South Sudan: Warring Parties Use Sexual Violence As ‘Weapon of Terror and Political Repression’ – Report

Excerpts from the report of the United Nations Commission on Human Rights in South Sudan, presented to the Human Rights Council in Geneva on March 18:

The conflict in South Sudan has been characterized by sexual and gender-based violence. Parties to the ongoing conflict continue to use sexual violence as a weapon of terror and political repression and as a tactic to advance their strategic objectives, including to displace the civilian population in order to control contested territory.

The Commission has continued to document incidents of sexual and gender-based violence, including the rape of women and girls by armed men. The Commission has also documented incidents of sexual violence by armed forces in Western Equatoria perpetrated along ethnic lines, including by members of forces that have enjoyed impunity for widespread conflict-related sexual violence, including sexual slavery, perpetrated in 2018 and 2019. In Central Equatoria, the Commission has documented the persistence of sexual violence during military operations, particularly where civilians live close to military units and armed groups. Much of the violence in the Equatorias and Upper Nile is attributed to fracturing alliances, while intercommunal clashes have intensified in Jonglei and the Greater Pibor Administrative Area, and in Warrap and Lakes, leading to increased abductions for forced marriage and sexual slavery.

Rape and sexual violence are part of the multiplicity of the violations experienced by South Sudanese girls and women. Others include killings, torture and brutal beatings. Their property, including livestock, is stolen, looted or burned. The intersectionality of these experiences, including marginalization, and trauma from witnessing brutal violations, has left many survivors and victims with physical injuries and psychological scars.

Rape and sexual violence also have an impact on families and communities, as both men and women have been forced to witness wives, sisters and mothers raped and gang raped, have seen their young children or babies murdered as a form of punishment or have been forced to rape and violate loved ones.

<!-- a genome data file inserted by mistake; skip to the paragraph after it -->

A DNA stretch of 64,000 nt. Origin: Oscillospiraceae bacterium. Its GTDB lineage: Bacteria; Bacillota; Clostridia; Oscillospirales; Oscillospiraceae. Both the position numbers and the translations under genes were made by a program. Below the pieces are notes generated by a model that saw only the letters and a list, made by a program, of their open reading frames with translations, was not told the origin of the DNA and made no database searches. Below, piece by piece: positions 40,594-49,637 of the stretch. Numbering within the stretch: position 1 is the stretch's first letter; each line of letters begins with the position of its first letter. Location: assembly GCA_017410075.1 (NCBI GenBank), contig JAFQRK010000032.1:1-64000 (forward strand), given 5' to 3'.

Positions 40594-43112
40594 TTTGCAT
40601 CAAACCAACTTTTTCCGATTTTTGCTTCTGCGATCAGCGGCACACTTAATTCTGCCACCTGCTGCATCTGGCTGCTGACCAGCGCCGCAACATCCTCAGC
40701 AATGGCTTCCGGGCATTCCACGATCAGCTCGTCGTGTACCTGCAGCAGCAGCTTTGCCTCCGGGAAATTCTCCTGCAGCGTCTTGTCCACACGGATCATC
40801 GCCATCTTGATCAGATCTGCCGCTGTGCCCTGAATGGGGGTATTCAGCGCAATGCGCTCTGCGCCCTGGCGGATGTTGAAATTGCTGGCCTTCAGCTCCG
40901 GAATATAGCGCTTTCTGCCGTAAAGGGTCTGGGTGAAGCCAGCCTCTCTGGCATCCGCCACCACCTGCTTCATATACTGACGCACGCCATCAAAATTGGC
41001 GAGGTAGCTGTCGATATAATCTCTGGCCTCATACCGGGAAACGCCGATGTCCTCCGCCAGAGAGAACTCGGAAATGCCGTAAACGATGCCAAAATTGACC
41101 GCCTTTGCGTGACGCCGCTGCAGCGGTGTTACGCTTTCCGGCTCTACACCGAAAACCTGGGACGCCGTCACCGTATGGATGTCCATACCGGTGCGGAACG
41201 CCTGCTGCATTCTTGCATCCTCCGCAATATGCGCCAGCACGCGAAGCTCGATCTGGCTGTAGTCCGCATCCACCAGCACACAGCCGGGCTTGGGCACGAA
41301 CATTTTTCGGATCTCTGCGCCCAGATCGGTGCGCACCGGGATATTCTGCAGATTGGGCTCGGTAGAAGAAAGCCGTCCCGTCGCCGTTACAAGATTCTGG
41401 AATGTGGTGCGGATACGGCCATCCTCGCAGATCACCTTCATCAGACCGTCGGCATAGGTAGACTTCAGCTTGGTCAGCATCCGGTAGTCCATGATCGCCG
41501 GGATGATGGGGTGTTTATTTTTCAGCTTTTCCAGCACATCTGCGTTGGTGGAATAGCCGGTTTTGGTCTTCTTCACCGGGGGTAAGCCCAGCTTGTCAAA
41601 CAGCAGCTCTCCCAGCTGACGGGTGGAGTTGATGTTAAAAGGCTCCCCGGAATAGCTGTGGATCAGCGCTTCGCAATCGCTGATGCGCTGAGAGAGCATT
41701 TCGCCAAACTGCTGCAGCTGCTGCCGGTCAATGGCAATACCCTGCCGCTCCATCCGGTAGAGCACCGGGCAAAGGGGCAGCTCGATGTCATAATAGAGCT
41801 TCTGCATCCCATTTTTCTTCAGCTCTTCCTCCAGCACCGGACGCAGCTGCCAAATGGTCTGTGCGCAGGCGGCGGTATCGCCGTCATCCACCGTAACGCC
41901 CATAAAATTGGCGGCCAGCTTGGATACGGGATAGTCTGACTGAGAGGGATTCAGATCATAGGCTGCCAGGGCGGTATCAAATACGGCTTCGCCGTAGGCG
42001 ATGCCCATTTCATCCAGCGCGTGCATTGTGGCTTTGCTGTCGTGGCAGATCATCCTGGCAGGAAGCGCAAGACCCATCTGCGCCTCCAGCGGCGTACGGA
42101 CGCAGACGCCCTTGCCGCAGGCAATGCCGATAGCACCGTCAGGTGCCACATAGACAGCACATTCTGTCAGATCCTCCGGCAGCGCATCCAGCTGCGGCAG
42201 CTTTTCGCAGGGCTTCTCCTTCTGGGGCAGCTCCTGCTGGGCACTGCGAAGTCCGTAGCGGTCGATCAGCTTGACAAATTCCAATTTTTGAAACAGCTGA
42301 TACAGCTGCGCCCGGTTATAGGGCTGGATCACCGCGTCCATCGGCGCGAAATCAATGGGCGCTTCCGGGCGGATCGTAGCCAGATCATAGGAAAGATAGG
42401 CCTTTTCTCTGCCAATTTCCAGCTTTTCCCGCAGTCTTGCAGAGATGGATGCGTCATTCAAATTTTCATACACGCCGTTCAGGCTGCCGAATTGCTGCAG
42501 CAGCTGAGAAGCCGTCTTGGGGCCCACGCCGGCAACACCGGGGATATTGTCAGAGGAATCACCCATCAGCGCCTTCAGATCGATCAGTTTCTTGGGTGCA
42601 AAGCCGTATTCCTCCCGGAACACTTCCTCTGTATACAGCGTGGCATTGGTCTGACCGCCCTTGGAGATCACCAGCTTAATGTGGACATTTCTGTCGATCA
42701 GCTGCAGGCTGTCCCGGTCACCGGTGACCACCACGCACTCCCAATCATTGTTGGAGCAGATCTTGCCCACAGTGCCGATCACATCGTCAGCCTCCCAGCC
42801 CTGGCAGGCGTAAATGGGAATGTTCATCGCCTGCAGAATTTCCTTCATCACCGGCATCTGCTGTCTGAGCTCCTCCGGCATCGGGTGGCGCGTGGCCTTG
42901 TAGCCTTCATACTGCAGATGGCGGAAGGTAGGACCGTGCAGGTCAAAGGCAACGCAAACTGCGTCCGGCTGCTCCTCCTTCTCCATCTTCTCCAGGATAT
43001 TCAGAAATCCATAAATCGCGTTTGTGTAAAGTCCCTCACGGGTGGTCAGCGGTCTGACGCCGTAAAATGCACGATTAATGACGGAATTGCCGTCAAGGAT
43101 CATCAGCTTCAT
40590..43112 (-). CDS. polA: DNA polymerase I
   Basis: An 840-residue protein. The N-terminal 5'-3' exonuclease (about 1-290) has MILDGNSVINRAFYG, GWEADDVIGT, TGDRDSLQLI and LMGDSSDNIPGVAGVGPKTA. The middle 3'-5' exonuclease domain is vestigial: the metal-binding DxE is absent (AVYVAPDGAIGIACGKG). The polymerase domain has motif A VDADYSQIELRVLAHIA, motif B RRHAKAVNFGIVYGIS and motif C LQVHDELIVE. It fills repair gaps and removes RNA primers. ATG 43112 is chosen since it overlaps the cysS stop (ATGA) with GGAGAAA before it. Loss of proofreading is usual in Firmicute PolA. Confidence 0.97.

Civilians who fled Tambura have violent scenes and images imprinted on their minds; they have spoken of hiding in the forest from attackers and of seeing multiple corpses, some mutilated and clearly subjected to sexual violence.1 Attention must be paid to providing psychosocial support and counselling to those affected. Numerous survivors have described to the Commission the long-term consequences of rape and genital harm on their sexual and reproductive functions.

In Yei County in late 2020, a military court, in a rare development, convicted soldiers of the South Sudan People’s Defence Forces of crimes, including rape and sexual violence, against civilian women. However, victims have reportedly still not received the compensation ordered by the court. While the military courts alone are not appropriate or sufficient to achieve justice for victims, civil society groups and officials welcomed the process as an important step taken by the Government to deal with impunity for crimes of sexual violence, with potential scope for replication in other States. Nevertheless, victims of rape and sexual violence in South Sudan continue to face reprisals for reporting sexual and gender-based crimes.

In January 2021, the Joint Defence Board of South Sudan adopted an action plan for the armed forces on addressing conflict-related sexual violence, which consolidates and reinforces the commitments made by the parties to the Revitalized Agreement and lists indicators against which progress can be measured.

Like the action plan, the country’s gender-based violence and juvenile court, launched by the Ministry of Justice at the end of 2020, as well as the mobile and other courts outside the capital that hear sexual violence cases, should be monitored to assess whether these initiatives deliver justice and whether political will for accountability exists.

South Sudanese society remains deeply patriarchal. In August 2021, the Minister of Humanitarian Affairs and Disaster Management, Peter Mayen Majondit, beat and stabbed his wife, Aluel Garang, a prominent women’s soccer player. Months earlier, he publicly disrupted a football match by storming onto the pitch and dragging his wife away, with gunshots fired among his entourage. The Minister has not been held accountable either criminally or politically for acts of gender-based violence against his wife. Furthermore, neither President Kiir nor members of the Cabinet, including the Minister of Gender, Child and Social Welfare, have spoken out.

Source:

Leave a Reply

Your email address will not be published.